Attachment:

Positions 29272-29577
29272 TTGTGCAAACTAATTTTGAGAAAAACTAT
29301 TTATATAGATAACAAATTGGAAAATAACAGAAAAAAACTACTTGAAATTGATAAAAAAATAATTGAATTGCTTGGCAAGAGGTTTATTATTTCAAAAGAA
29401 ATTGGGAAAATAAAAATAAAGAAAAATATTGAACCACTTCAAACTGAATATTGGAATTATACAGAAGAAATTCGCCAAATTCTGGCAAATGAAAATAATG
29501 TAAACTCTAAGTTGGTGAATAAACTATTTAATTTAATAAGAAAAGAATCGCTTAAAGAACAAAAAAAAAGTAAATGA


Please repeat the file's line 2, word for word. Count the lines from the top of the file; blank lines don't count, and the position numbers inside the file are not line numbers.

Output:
29272 TTGTGCAAACTAATTTTGAGAAAAACTAT